Utah is facing a water disaster

According to a Princeton University study, the water crisis in the Colorado River basin has worsened dramatically and is approaching disaster proportions. This is also confirmed by NASA maps.

The US online magazine Grist revealed already in October 2022 the Achilles' heel of the development project owned by Eesti Energia: the impossibility of obtaining a large amount of water for production.

There are more so-called water rights on paper than there is water in rivers. According to Utah law, a water right reverts to the state if the right has not been used for 50 years. Enefit had purchased a water right issued in 1965 that expired in 2015. “Given the number or regulatory hurdles it needed to overcome before it could even start drilling, there was no way it would start using its water in time to keep its right,” it is said in the article.

A court document sent to Postimees proves that Enefit American Oil, owned by a subsidiary of Eesti Energia, was deprived of water by scheming in cooperation with an electric cooperative called Deseret.

The forbidden deal between EAO and the electric cooperative did not bother the officials of the Donald Trump administration, the plan was thwarted by environmentalists who challenged the agreement in court. They pointed out that shale oil production runs counter to the public interest: the region is one of the most polluted in the US, smog, or toxic fog, is above the norm there and it ranks first among the states in terms of stillbirths. EAO's 30-year production plan would also derail the efforts of the administration of President Joe Biden to reduce the nation's carbon emissions by half by 2030.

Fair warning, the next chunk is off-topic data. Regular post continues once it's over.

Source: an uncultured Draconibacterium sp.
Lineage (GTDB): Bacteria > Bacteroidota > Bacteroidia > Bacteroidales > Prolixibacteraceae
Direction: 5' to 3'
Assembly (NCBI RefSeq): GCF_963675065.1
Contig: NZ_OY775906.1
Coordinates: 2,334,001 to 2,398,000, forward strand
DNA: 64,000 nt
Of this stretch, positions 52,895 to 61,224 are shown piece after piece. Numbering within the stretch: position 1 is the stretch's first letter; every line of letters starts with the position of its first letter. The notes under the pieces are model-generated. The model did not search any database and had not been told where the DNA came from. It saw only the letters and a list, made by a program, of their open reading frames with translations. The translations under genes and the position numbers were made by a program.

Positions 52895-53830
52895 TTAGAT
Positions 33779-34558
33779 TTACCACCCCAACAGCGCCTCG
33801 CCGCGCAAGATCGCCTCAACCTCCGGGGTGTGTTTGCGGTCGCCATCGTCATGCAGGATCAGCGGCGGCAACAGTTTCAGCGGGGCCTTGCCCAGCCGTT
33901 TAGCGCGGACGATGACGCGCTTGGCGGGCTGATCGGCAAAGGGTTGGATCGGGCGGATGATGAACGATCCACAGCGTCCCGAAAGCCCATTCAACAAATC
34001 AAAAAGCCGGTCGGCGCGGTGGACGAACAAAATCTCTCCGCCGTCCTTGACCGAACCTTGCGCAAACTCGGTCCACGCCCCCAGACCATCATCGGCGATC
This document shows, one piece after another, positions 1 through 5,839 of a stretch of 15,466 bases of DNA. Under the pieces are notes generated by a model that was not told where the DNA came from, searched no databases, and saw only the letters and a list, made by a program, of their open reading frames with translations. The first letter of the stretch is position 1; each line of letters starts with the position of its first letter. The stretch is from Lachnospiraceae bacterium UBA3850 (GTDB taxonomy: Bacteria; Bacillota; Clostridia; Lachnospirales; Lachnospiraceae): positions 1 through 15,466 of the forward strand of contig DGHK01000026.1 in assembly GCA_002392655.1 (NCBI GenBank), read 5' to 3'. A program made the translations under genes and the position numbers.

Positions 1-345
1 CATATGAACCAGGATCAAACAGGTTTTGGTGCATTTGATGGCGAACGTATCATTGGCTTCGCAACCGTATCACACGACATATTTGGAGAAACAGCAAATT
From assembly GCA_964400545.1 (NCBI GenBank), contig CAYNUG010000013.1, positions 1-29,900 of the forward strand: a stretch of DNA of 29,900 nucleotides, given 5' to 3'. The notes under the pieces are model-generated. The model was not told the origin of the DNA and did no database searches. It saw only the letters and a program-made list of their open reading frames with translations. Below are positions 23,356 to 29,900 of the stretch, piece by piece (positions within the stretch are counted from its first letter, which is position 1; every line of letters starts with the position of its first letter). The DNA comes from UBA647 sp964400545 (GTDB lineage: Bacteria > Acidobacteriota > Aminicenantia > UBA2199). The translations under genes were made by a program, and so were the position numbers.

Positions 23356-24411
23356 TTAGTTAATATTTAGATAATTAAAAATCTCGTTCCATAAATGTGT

“It’s really not an overstatement to say that this project would be one of - if not the - most harmful single industrial project in the history of industrial development on the Colorado Plateau,” Michael Toll, a representative of the conservation nonprofit Grand Canyon Trust, said. “Approving the Enefit project would be like pouring gasoline on the fire of an existing pollution nightmare.”

Wool was pulled over eyes from the start

At the end of 2010, when Sandor Liive, then CEO of Eesti Energia, and board member Harri Mikk started promoting the desert project to the Estonian government and the supervisory board of Eesti Energia, they failed to warn that the water permit, which is vital for the oil plant, must be used in four years and cannot be legally extended. According to the rosy scenario presented then, the oil plant would be completed in seven years (by 2018). At present, they both claim that they were convinced of the possibility of extending the water permit.

Instead, they considered the drop in the world market price of oil to be the biggest risk of the Utah project, which the supervisory board and politicians considered to be small (National Audit Office audit 2016). The price of oil was the same then as it is now, nearly 13 years later. When the price briefly fell to half of its value in 2015, Eesti Energia, raising this as a shield, quickly reduced the value of the project.

The particularity of the local oil shale, which made oil production significantly more complicated and expensive, was not mentioned among the major risks at first. However, Eesti Energia had not been able to conduct any tests with Utah oil shale - the pilot plant was not ready. However, the technological oversight was the first thing that Eesti Energia was forced to admit in only two years’ time.